Delay Evaluation with LazyBox

    Brian LonsdorfBrian Lonsdorf

    We rewrite the Box example using lazy evaulation



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    00:01 With Box, we are able to map over each function, and pass our input to output, and work-like function composition here. If we run it, we get a lowercase A here, as it goes through and trims, turns things into numbers, and whatnot.

    00:13 Now we could also define a lazybox. A lazybox will take, instead of an X, will take a G here for a function. We want to convert our value that's right there, our concrete value, to a function that will eventually return our value.

    00:27 Sometimes this is referred to as a Church encoding. What we can do here is define a map. How would that work? It takes our F, and we want to return a lazybox that has a function inside. Since this is function composition, we could quite literally just run F of G here, and have our function composition.

    00:42 Fold works the same way, except fold will not bottle it back up. It'll just run it right away, so we don't need another layer of the lazybox here. What we get from this is that none of this will actually run, if I run my node there. It will just sit here.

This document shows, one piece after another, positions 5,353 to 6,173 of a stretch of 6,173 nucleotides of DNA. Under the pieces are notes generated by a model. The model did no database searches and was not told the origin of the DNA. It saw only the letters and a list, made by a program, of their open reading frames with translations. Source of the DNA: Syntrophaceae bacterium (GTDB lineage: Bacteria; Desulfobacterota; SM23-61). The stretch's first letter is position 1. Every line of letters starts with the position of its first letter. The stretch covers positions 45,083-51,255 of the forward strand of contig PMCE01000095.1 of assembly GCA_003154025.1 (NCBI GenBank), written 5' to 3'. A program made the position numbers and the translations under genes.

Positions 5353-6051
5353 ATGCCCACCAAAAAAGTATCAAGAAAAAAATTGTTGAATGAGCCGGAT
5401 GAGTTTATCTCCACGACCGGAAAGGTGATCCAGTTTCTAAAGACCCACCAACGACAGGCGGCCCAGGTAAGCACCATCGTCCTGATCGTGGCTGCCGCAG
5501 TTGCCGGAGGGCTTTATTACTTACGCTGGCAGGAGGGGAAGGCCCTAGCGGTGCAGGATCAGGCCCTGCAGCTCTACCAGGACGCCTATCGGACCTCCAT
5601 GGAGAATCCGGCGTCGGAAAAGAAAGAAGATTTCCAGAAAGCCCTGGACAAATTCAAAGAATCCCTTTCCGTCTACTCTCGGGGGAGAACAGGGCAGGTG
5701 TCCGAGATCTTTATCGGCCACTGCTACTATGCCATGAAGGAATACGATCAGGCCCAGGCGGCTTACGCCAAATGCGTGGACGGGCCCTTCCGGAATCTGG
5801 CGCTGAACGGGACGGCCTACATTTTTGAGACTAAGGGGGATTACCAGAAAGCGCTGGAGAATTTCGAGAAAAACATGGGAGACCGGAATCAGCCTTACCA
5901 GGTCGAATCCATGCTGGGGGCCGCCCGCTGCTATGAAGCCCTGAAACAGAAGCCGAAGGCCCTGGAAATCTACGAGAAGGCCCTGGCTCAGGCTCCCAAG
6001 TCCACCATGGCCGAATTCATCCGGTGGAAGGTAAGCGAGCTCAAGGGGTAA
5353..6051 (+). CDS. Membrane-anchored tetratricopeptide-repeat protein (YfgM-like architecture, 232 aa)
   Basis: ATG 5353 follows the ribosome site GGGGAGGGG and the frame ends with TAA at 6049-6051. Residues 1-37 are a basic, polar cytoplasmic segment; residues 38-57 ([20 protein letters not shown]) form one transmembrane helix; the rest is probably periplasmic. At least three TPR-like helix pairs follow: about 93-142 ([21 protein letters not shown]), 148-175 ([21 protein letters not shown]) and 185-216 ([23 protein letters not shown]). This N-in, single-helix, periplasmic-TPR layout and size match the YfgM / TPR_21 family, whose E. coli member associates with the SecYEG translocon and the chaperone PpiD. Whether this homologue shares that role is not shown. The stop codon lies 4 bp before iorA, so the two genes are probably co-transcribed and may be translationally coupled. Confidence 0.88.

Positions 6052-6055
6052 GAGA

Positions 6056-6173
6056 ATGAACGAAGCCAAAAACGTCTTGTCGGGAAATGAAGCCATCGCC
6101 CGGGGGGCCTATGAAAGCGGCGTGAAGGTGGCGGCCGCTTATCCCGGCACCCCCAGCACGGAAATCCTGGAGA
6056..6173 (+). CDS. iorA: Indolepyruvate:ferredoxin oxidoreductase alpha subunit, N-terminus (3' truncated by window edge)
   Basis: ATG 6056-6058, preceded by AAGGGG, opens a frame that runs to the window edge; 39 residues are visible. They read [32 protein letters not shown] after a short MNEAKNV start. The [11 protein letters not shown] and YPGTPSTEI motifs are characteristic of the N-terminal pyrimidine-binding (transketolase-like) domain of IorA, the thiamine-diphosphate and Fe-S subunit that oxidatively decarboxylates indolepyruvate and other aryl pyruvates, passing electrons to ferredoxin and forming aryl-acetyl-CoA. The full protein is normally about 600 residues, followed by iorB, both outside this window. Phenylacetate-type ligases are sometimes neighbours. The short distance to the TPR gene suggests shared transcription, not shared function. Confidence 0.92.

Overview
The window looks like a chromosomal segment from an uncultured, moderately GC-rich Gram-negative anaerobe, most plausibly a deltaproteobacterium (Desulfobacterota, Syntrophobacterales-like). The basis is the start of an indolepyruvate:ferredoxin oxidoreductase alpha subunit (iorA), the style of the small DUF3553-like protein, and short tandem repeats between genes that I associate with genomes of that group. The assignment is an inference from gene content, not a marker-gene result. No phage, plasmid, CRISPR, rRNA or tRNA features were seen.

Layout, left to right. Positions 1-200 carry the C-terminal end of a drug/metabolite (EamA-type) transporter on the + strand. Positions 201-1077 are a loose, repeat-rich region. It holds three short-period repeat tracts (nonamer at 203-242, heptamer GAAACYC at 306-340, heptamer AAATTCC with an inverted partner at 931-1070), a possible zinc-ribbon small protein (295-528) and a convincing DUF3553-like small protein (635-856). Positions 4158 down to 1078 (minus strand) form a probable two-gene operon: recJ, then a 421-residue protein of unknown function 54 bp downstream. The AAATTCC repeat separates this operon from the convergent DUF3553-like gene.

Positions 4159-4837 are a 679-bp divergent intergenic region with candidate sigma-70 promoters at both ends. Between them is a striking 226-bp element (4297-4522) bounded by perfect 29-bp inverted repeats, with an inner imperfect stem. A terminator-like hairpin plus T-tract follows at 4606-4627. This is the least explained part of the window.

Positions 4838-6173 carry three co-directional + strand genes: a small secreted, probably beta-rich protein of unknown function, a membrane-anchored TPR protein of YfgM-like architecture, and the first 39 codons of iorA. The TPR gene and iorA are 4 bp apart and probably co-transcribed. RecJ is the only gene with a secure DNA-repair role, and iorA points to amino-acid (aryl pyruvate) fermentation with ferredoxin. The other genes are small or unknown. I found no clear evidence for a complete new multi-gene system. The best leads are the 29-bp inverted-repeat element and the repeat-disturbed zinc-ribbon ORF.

00:56 In fact, we could go ahead and console.log, there we go, and see that nothing runs. Now if we bring it back, and we run fold, that's like pulling the trigger. There we are. We have the same results.

    01:08 This gives us purity by virtue of laziness. Basically, nothing happens, so we don't have any impure side effects, until the very end, when we call fold. We're pushing it all the way down to the bottom. This is how a variety of types define map, where they have a function inside them instead of a concrete value, such as promises, observables, or streams, things like this.